"As Bush interviews his finalist or finalists, the White House has kept secret his paring-down process. Some advisers said they increasingly believe the president may pick a woman to replace O'Connor, the nation's first female justice, just as first lady Laura Bush publicly urged him to do last week. 'There's a lot more focus on a woman,' one GOP strategist said."

In Bush's radio address on Saturday, he said: "My nominee will be a fair-minded individual who represents the mainstream of American law and American values."

Novak Watch I: Novak Stays

Lisa de Moraes writes in The Washington Post: "Robert Novak will not get the sack as contributor to CNN for his role in the outing of CIA operative Valerie Plame, at least while an investigation is being conducted, CNN/US president Jonathan Klein said yesterday."

Novak Watch II: Card Goes?

Robert Novak wrote in his syndicated column yesterday: "Super-lobbyist Ed Gillespie has been given his own office in the West Wing of the White House to manage President Bush's Supreme Court confirmation battle. That raised speculation Gillespie could be chief of staff for the end of the Bush presidency. . . .

"Insiders believe Gillespie, a protege of Bush political adviser Karl Rove, is being groomed to replace Andrew Card as chief of staff for Bush's last two years as president."

Tonight's Big Dinner

Roxanne Roberts writes in The Washington Post: "There's a big black-tie dinner at the White House tonight. President Bush will don a tuxedo and might even stay up past 10. This is, as they say in Texas, rarer than hen's teeth.

"The dinner for Indian Prime Minister Manmohan Singh (technically an 'official' instead of 'state' dinner because Singh is head of government but not the state) is notable as one of the few grand parties of this administration. The White House has hosted only four state dinners since Bush took office in 2001; the last one was held in October 2003 for the president of Kenya. It's a big deal for India, and for the White House."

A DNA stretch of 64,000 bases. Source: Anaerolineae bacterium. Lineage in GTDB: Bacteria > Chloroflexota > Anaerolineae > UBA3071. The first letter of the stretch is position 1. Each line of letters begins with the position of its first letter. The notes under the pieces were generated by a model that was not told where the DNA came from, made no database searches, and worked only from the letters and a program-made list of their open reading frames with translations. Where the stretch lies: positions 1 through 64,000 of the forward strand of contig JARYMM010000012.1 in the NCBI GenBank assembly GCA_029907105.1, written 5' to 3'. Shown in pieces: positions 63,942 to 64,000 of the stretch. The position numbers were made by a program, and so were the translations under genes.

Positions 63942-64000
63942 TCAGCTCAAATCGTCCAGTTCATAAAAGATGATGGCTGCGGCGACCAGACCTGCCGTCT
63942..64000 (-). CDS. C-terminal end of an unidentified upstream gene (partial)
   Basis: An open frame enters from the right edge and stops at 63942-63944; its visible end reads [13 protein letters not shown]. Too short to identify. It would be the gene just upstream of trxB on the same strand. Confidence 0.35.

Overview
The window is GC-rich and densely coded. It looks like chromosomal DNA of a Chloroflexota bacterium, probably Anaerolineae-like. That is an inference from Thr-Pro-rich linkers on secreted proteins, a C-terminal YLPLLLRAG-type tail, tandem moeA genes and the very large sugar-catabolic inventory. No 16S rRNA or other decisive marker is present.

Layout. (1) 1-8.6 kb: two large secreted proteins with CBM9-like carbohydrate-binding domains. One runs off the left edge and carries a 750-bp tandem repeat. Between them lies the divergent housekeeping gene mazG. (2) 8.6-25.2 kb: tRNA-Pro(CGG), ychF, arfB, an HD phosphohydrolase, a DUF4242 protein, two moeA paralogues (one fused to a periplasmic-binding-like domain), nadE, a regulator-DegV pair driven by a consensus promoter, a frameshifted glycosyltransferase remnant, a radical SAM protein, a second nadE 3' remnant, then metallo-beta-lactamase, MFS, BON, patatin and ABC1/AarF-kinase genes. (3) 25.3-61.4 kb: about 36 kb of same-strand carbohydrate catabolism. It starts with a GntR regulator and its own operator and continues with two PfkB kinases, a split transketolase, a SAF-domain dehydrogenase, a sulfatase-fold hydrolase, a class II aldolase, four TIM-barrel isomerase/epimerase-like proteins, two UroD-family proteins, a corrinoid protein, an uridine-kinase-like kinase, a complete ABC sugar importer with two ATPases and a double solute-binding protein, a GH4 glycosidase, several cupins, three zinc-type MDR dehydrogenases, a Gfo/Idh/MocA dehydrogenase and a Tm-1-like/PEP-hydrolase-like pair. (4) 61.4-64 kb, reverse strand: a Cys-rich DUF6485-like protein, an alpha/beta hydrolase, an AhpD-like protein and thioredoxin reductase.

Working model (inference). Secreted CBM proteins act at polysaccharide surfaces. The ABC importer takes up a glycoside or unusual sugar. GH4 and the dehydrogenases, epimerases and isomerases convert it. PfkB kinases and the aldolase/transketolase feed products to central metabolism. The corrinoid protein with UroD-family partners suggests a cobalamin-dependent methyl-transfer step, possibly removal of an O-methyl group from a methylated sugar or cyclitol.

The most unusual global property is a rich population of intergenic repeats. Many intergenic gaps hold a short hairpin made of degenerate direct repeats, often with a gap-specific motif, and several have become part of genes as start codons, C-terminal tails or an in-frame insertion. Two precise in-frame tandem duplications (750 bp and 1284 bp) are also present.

Cheney's Acid Reflux

The Associated Press reports: "Vice President Dick Cheney has a mild case of esophagitis and some small dilation of the arteries behind both knees, his office said Saturday after he completed a two-part annual physical....

"Esophagitis frequently occurs when acid-containing fluid flows from the stomach back into the esophagus."

End of a Super Double Secret

Cooper talked to Howard Kurtz on CNN yesterday, and solved one of the lesser mysteries of the case.

"KURTZ: A lot of people have picked up on your description in the memos to your bureau chief of that conversation -- 'It was on double super secret background.' What did that mean?

"COOPER: Well, Howie, I can now reveal that it was a joke. Karl Rove, when we had the conversation, wanted it to be on deep background, which I took to mean I could use the material but not quote it directly, and certainly not attribute it, that I had to protect the identity of my source. When I wrote the note to my bureau chief, just moments after the conversation with Rove, in a slightly playful way, I echoed the line in the movie 'Animal House,' where John Belushi's wild fraternity is put on double secret probation. So it was a little bit of humor. . . . "

© 2005 Washingtonpost.Newsweek Interactive